For the past five years, I’ve been a keen runner. The love affair began in 2009 when I decided on the spur of the moment to sign up for the 2010 London Marathon. There’s nothing like the prospect of running 42 km to motivate you to stick to a training plan.
Since then, I’ve run one more marathon – a grueling three laps of country roads and city streets in and around Luton – and a spattering of half marathons and 10Ks.
As a traveller, running is a fantastic sport to be into. It doesn’t require additional equipment, can be done just about anywhere and is a great way to cover a lot of ground in one day. I’ve jogged along the coastline of Fuerteventura, through the streets and parks of Madrid and up and down the potholed tracks that wind around the base of Kilimanjaro.
Running is also a great way to save money for travel. The two cities I’ve lived and worked in – London and Sydney – have notoriously expensive costs of living. Rather than spend a few hundred pounds a month on the tube, I used to weave through the crowds on London’s South Bank, taking in Big Ben, the Houses of Parliament, the London Eye and St Paul’s Cathedral on my commute to work. More recently, I raced the setting sun each evening on my way from St Leonards in Sydney to the beautiful Northern Beaches.
When you’re training in a variety of climates and travelling between many different locations, it’s important to find a running shoe that’s lightweight, comfortable and extremely durable. Enter the newest range of Mizuno running shoes – specifically, the Mizuno Wave Paradox.
The Mizuno Wave Paradox
First impressions of this shoe are that it’s surprisingly lightweight, extremely comfortable and supportive in all the right places.
The name ‘Paradox’ refers to this shoe’s ability to provide structured support without compromising its lightweight frame.
Like around 60% of runners, I have a tendency to overpronate, which limits the model of shoe I’m able to select. The Mizuno Wave Paradox corrects for this with medial arch support and a gradient in rubber density in the sole.
Another advantage for the frequent traveller is that these shoes are multi-purpose running trainers. They’re perfect for road running, footpaths, treadmills and pretty much any surface you’re likely to encounter unless you stray into the wilderness.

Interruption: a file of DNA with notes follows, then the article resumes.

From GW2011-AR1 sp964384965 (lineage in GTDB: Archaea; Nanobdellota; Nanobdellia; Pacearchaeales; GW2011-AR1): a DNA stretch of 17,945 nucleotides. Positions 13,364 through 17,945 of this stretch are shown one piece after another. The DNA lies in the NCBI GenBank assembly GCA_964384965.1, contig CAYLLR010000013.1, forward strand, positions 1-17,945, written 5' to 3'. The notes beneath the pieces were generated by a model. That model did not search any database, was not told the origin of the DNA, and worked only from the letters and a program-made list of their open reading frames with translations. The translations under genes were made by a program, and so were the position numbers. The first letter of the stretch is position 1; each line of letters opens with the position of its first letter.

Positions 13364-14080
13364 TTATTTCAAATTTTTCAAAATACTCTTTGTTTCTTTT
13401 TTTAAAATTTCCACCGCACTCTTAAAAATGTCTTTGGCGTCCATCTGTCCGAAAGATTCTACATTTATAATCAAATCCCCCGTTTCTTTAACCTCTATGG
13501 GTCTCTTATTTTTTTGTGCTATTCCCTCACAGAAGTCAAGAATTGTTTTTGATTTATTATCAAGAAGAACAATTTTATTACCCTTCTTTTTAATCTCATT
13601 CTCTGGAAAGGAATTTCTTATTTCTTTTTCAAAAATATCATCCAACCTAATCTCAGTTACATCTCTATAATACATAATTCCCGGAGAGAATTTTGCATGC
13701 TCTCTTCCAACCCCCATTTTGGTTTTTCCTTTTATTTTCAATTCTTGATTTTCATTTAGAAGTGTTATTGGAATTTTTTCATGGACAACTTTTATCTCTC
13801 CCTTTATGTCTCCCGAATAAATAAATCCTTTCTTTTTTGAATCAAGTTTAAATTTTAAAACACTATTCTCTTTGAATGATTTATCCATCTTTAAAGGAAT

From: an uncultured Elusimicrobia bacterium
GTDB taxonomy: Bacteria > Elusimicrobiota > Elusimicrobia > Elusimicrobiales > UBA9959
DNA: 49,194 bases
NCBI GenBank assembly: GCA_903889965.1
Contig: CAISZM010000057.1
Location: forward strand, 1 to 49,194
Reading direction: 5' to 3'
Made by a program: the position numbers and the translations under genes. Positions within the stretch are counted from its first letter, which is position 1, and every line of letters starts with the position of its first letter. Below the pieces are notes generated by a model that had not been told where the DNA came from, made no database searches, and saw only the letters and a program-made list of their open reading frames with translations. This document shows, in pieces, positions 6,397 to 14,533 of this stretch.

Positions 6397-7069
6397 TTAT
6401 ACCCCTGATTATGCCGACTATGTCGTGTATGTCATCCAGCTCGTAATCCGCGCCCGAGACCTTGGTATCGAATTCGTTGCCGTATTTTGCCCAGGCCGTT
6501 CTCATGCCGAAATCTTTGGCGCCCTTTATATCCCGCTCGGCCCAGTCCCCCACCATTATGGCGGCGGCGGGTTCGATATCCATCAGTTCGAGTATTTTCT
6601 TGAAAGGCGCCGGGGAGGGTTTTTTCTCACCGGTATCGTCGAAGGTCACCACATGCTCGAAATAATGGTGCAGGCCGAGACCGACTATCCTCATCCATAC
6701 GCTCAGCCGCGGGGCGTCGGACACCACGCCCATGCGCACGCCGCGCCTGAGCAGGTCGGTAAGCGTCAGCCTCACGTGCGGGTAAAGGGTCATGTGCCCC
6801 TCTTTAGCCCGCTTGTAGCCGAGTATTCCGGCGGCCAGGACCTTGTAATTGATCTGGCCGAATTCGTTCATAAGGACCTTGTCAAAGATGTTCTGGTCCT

With a shallow tread and durable sole, they’re manufactured for longevity.
All of this makes them the perfect choice for a traveller with overpronation who likes to continue running while overseas.
Aesthetically, the Mizuno Wave Paradox could be better. I personally find the pattern a bit too busy, and the lime green and princess pink have a distinct five-year-old girl’s birthday party feel. Having said that, once they’re on and you’re racing along the street, the overall look is quite smart. They also come in a variety of colour combinations, including a much less ‘girly’ light blue and orange, and my personal favourite – porcelain blue and red.
The outsole is constructed from carbon rubber to ensure good traction and resist wear. There’s also a full-length ventilation system in the sole that draws heat and humidity away from the foot, ensuring a cool, dry and comfortable ride.
The midsole has ‘Wave’ technology, which disperses the force of impact over a wider area and prevents compression, keeping your foot centred within the shoe throughout your stride.
The upper part is made from light and breathable synthetic materials that insulate and cushion your feet, but are also breathable and waterproof. The DynaMotion Fit system also allows this part of the shoe to interact with the movement of your foot throughout the gait cycle, relieving any stress on your foot and enabling the fit to be maintained as your foot changes position.
Thanks to its impact dispersion and flexible cushioning, this model is incredibly comfortable, providing the support overpronators require without compromising on weight. It’s very supportive around the midfoot – especially for someone with narrow feet like me, but it opens out around the toes, facilitating movement and preventing numbness and cramp.
While this model comes in both men’s and ladies’ varieties, the midsole and outsole have been engineered specifically for their respective gender to improve ride, comfort and performance.
If you’ve decided that these are the trainers for you, there are just a couple more points to bear in mind:
– To ensure a snug feel without cutting off the circulation, it’s generally a good idea to buy running shoes that are at least half a size larger than your usual shoe size. This is to account for the fact that your feet tend to swell slightly when you exercise and your body temperature increases.
– Since running shoes are made of synthetic materials, they should not require ‘wearing in’. If they’re not comfortable when you first try them on, they probably won’t ever be.
Are you a runner too? Do you have problems with overpronation? Comment below and let us know which brand of trainers you think are the best.
Disclaimer: These shoes were sent to me free of charge by Millets. This did not influence the outcome of the review: all opinions and images are my own.